Getting the world’s most respected judicial body to weigh in on Syria might not stop the regime from bombing civilians, but it will increase the political cost of continued attacks.
A year has now passed since Russia and China vetoed a resolution at the UN Security Council, proposed by 65 countries, which would have referred the situation in Syria to the International Criminal Court. Back then, 160,000 Syrians had already died in three years of brutal war launched by Bashar al-Assad against his own citizens. Now, 60,000 more Syrians have been killed, and more than a million more have been forced to leave the country.
Russia’s UN Ambassador, Vitaly Churkin, dismissed the UN vote at the time as a “publicity stunt” that threatened peace negotiations. Despite the lack of progress on those negotiations, it seems unlikely that Vladimir Putin is about to allow his Syrian ally to be sent to the ICC anytime soon.
And yet, neither the US nor the UK, who vociferously condemned the Russian and Chinese vetoes, nor any other government, has brought the atrocities in Syria before another tribunal in the Hague that could well address them—the International Court of Justice.
Created in the aftermath of the Second World War, the ICJ, also known as the World Court, adjudicates disputes between states. Unlike the ICC, the ICJ does not prosecute or try individuals. But it is the most authoritative judge of what international law says—and therein lies its power.
The prospect of taking Syria before the world court has already been floated in diplomatic circles, with two potential routes open for action.
First, more than 30 states have ratified the necessary instruments to bring a “contentious proceeding”, or lawsuit, against Syria for the Assad regime’s violations of the Convention against Torture through its systematic abuse of thousands of persons in detention.
Alternatively, the UN General Assembly, by majority vote, could request the Court to issue an advisory opinion on “any legal question” relating to Syria. Such questions, which would ultimately have to be agreed by the Court’s judges, could conceivably include whether, in the course of the civil war, crimes against humanity have been committed by the Syrian regime, and/or opposition armed groups, as well as what legal consequences might flow from such potential findings.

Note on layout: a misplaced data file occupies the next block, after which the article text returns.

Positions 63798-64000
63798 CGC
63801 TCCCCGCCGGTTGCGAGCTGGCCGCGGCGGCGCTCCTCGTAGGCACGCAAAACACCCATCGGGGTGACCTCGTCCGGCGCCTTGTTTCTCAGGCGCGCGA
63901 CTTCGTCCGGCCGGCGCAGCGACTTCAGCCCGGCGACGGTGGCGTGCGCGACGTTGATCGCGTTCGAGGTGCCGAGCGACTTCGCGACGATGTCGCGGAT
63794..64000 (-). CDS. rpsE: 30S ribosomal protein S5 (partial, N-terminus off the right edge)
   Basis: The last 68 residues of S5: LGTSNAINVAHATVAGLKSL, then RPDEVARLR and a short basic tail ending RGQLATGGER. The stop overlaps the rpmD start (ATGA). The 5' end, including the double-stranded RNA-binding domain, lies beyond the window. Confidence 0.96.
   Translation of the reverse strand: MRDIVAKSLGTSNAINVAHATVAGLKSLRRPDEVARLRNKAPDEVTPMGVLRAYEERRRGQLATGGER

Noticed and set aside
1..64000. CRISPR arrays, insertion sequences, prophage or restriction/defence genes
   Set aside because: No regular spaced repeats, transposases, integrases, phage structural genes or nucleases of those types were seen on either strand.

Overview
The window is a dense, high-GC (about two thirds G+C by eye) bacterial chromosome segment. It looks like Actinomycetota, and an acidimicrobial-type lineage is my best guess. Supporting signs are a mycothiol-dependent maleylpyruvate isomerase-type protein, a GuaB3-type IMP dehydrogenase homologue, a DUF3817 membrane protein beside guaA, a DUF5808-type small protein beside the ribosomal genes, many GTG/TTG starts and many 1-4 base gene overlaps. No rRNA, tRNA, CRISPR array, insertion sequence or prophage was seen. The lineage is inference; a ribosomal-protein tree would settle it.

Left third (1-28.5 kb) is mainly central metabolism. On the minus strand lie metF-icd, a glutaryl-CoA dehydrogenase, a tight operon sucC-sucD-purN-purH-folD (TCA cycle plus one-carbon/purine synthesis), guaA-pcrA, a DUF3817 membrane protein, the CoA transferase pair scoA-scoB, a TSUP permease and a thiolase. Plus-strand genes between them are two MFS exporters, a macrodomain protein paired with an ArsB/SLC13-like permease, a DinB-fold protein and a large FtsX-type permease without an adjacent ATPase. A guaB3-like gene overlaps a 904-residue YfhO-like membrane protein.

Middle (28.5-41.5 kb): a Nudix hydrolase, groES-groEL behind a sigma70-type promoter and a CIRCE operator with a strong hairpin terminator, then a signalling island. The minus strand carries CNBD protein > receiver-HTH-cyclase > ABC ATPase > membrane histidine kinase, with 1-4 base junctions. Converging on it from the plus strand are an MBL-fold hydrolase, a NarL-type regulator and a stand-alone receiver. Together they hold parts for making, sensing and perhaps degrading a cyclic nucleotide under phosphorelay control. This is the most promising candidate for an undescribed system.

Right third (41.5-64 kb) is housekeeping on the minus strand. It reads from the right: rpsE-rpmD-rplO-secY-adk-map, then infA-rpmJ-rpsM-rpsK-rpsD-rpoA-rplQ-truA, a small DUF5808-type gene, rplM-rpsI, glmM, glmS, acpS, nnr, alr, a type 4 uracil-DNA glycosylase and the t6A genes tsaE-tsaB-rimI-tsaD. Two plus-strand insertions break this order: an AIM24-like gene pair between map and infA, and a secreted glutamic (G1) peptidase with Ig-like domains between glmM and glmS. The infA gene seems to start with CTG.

In considering such questions, the Court would have access to the wealth of evidence already gathered by the UN Commission of Inquiry and by non-governmental monitoring organisations, such as the Commission for International Justice and Accountability, a specialised non-governmental investigative unit that has been working for months to build war crimes dossiers against high-level government officials and non-state actors in Syria for such time as prosecution becomes possible.
While the ICJ has taken years to resolve contentious cases, it has issued advisory opinions as quickly as seven months after submission of a question—a ruling on Syria should take no more than nine months.
Would anyone care if the ICJ were to find that the Assad regime had breached the Convention against Torture or other provisions of international law? And even if they did, would anyone do anything?
After all, the UN Charter gives the Security Council—the very body that could not agree on referring Syria to the ICC—the power to enforce ICJ rulings.
And yet, a judgment need not be enforced to have political impact. The Court’s 1986 condemnation of the Reagan administration’s covert war against Nicaragua demonstrated that a key element of US foreign policy lacked legal foundation. The US reaction—withdrawing from the Court’s compulsory jurisdiction—underscored Washington’s political isolation in its approach to Central America.
Similarly, the Court’s 2004 holding that Israel’s construction of a wall within the Occupied Palestinian territory breached international law accelerated a steady erosion of political support across the globe for Israel’s treatment of the Palestinians.
Of course, sometimes the Court’s orders are heeded. Later this year, Hissene Habre, the former dictator of Chad, will stand trial for torture and other grave crimes in a court in Senegal, following an ICJ decision ordering his prosecution.
No one expects that an ICJ ruling would immediately halt Syrian officials’ use of barrel bombs or other outrageous attacks on civilians.
Yet, by adding the weight of the world’s most respected judicial body to the debate, it might increase the political cost of continued resistance—by Russia, China or others—to criminal investigation and prosecution.
By showcasing the breadth and quality of evidence of serious crimes, and by (potentially) finding that senior Syrian figures had breached international law, an ICJ proceeding would make it harder to sweep issues of accountability under the rug in order to secure an end to the conflict.
And it would send a powerful signal to the many victims of Syria’s atrocities that the world will not forget their suffering.